Thirty-six percent of prison places in Norway, including all of those at Bastoy, are classified as low-security. With perks like unlimited phone calls and up to four days of leave per month, they act as inducements for good behavior elsewhere: inmates at high-security prisons can apply for transfer at any time, and authorities are legally obliged to consider transferring them during the final year of their sentence. And while the conditions at Norway's 52 prisons vary, even the strictest facilities stress rehabilitation over retribution. The maximum sentence, even for murder, is just 21 years. "At some point in the future, these men will live in the community," says Knut Storberget, Minister of Justice and the Police. "If you want to reduce crime, you have to do something other than putting them in prison and locking the door."

    On April 8, Norway took that strategy to a new level by inaugurating Halden, a maximum-security prison 10 years and about $230 million in the making, situated in southeastern Norway. With a capacity of 252 inmates, it's the country's second largest facility — and its most secure. Security guards use a system of underground tunnels to get around the prison, and a 20-ft. (6 m) concrete-and-steel wall surrounds the perimeter. But, following guidance from the ruling Labour Party, the harsh signs of incarceration end there. According to a 2008 government-issued white paper, "the smaller the difference between life inside and outside the prison, the easier the transition from prison to freedom."

    With that in mind, architects designed Halden to mimic a small village as a way to remind prisoners they are still part of society. Hans Henrik Hoilund, one of Halden's architects, describes the prison as "an iron fist wrapped in a silk glove." To avoid an institutional feel, exteriors are made not of concrete but brick, galvanized steel and larch. Trees obscure the wall, which is rounded at the top, Hoilund says, "so it isn't too hostile." Inside, the cells rival well-appointed college dorm rooms, with their flat-screen TVs and minifridges. Designers chose long vertical windows for the rooms because they let in more sunlight. And every 10 to 12 cells share a living room and kitchen, which resemble Ikea showrooms. "Many of the prisoners come from bad homes, so we wanted to create a sense of family," says architect Per Hojgaard Nielsen. To preserve the important bonds of an inmate's real family and to reduce tension, the prison has a two-bedroom house where inmates can host guests overnight.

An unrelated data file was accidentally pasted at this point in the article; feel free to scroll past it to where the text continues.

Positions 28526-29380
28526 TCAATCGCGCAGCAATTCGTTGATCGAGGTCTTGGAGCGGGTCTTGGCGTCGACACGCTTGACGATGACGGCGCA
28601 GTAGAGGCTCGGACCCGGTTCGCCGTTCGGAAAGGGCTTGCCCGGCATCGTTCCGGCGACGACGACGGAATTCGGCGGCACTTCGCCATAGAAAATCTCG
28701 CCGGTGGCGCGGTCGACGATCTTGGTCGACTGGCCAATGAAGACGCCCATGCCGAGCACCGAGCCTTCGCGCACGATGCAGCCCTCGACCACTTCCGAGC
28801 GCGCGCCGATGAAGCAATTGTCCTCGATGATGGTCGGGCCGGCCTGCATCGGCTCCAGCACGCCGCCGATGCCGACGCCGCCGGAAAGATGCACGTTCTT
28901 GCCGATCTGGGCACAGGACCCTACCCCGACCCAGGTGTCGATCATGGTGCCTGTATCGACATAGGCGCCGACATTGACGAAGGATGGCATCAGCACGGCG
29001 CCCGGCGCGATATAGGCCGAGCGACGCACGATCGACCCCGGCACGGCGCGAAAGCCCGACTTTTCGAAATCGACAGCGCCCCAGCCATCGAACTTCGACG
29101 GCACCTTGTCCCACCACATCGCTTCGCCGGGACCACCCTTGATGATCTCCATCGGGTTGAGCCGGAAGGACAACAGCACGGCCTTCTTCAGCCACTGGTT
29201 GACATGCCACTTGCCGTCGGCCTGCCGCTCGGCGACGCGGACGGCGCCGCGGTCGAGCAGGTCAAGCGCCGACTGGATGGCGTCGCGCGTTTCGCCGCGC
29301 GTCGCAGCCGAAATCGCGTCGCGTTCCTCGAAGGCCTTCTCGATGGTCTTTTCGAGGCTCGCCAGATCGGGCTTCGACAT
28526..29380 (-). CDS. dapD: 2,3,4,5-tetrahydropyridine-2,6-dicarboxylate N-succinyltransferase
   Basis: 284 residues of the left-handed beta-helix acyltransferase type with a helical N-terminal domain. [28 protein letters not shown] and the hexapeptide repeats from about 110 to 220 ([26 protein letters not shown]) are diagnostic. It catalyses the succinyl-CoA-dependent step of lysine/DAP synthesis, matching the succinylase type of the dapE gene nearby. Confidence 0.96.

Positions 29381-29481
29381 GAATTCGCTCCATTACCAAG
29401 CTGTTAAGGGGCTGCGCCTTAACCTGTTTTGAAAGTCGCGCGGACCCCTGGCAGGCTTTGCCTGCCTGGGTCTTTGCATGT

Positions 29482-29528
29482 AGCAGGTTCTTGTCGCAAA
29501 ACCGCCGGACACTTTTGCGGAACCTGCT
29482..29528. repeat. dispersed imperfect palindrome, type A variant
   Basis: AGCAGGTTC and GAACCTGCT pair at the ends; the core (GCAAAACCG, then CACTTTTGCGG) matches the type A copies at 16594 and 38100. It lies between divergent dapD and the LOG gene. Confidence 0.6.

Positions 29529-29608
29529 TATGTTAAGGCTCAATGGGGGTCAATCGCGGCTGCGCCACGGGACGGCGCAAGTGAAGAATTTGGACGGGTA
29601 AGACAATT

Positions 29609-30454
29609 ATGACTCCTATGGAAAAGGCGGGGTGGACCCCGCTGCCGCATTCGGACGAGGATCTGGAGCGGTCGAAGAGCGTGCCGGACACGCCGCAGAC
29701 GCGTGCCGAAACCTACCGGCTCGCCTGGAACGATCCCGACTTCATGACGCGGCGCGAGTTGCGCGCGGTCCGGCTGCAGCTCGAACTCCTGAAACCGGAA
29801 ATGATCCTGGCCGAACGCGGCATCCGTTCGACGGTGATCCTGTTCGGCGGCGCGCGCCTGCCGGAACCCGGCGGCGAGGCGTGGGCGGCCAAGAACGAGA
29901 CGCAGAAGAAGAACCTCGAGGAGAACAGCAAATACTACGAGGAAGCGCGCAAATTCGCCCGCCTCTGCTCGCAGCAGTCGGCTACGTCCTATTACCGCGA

"The punishment is to be in prison, not to lose your rights as a citizen," says Terje Moland Pedersen, the Deputy Minister of Justice. Building on its so-called "normalization principle," the prison expects inmates to spend most of their day out of their cells. From 8 a.m. until 8 p.m., the authorities organize activities on jogging trails and in a soccer field, a woodshop, a professional training kitchen and a recording studio. "When prisoners arrive, many of them are in bad shape," says Are Hoidal, Halden's governor. "We want to build them up, give them confidence through education and work and have them leave as better people."

    Strong relationships between prisoners and guards also help with rehabilitation. Unlike their counterparts in the U.S. and the U.K., who are sometimes seen as little more than turnkeys, Norway's prison guards enjoy an elevated status. They undergo a year of theoretical training and a year of practical training at an officers' academy. They don't carry guns — which create unnecessary social distance and intimidation — and they call prisoners by their first names and play sports and eat meals with them. The respect they get from prisoners stems, for the most part, from appreciation, not fear. "Twenty percent of them shouldn't work with people — or animals," says Lars, the inmate at Bastoy. "But the other 80% think it's their mission in life to help people. I believe most of them."